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Chris Brasher (d. age 74) and Sports Medicine
  1. Dan Tunstall Pedoe
  1. Medical Director, London Marathon and Medical Director, LSMI 1985–92

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    Chris Brasher, pacemaker for the first four minute mile, Olympic gold for the steeplechase in 1956, innovative sports journalist, BBC executive, founder of the London Marathon, successful mountain boot designer and sports shoe retailer, environmentalist, latterly race horse owner, and, above all, enthusiast. Brasher’s recent death has revealed even to his friends new facets to a multi-talented man. This included an interest in sports medicine.

    Brasher was a member of BASEM and was convinced that the non athlete could benefit from rising to a physical challenge, and founded the London Marathon on that basis. He recruited me as medical director, (provisional on certain conditions which he readily accepted). Brasher encouraged and supported and—when he could—attended the Marathon Medicine conferences I organised in association with the marathon, the biggest being the three day International Conference in 2000, to which he contributed and wrote the introduction to the subsequent book Marathon Medicine.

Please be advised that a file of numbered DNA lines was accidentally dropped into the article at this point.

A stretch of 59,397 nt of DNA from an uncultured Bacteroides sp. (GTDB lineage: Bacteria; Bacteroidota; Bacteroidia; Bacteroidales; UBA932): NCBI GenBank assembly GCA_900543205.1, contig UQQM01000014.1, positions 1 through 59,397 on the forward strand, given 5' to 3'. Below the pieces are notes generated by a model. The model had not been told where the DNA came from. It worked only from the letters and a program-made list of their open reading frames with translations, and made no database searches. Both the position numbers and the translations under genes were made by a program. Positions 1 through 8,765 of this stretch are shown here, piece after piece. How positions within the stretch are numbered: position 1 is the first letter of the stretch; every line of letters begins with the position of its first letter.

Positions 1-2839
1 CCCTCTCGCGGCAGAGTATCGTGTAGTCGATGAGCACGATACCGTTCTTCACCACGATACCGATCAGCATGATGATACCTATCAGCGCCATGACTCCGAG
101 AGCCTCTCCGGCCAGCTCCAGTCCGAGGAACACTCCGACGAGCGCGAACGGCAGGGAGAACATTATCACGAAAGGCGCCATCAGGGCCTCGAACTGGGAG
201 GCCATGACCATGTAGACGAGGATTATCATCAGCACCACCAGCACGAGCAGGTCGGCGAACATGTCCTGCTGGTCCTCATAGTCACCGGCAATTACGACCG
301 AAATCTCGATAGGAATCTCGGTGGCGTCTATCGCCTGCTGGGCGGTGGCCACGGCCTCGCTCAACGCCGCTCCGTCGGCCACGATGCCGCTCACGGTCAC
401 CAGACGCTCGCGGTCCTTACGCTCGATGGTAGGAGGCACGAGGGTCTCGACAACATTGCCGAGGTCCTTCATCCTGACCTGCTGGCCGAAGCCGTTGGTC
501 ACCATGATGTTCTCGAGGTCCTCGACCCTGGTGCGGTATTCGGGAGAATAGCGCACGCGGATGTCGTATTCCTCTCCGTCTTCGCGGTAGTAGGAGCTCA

The involvement of the Greater London Council in the marathon led to the initiative, strongly supported by Chris, of setting up the London Sports Medicine Institute. After two years of negotiations which involved Chris Brasher, Peter Pitt, Emlyn Jones, Mary Glen-Haig, and myself, (who all served on the board of management) I left County Hall with a cheque for £850 000—a grant for five years. The LSMI was the first base for sports medicine in Britain with a library, laboratory, lecture courses, and meeting rooms. Its teaching courses contributed to the Apothecaries setting up their Diploma Exam in sports medicine, the first national examination in sports medicine. In 1992 it was taken over by the Sports Council as the NSMI, and has since moved from its base at Charterhouse Square, London.

    Not everything Brasher touched turned to gold, but much did. He certainly had infectious enthusiasm, which would brook no opposition, and he will be greatly missed.

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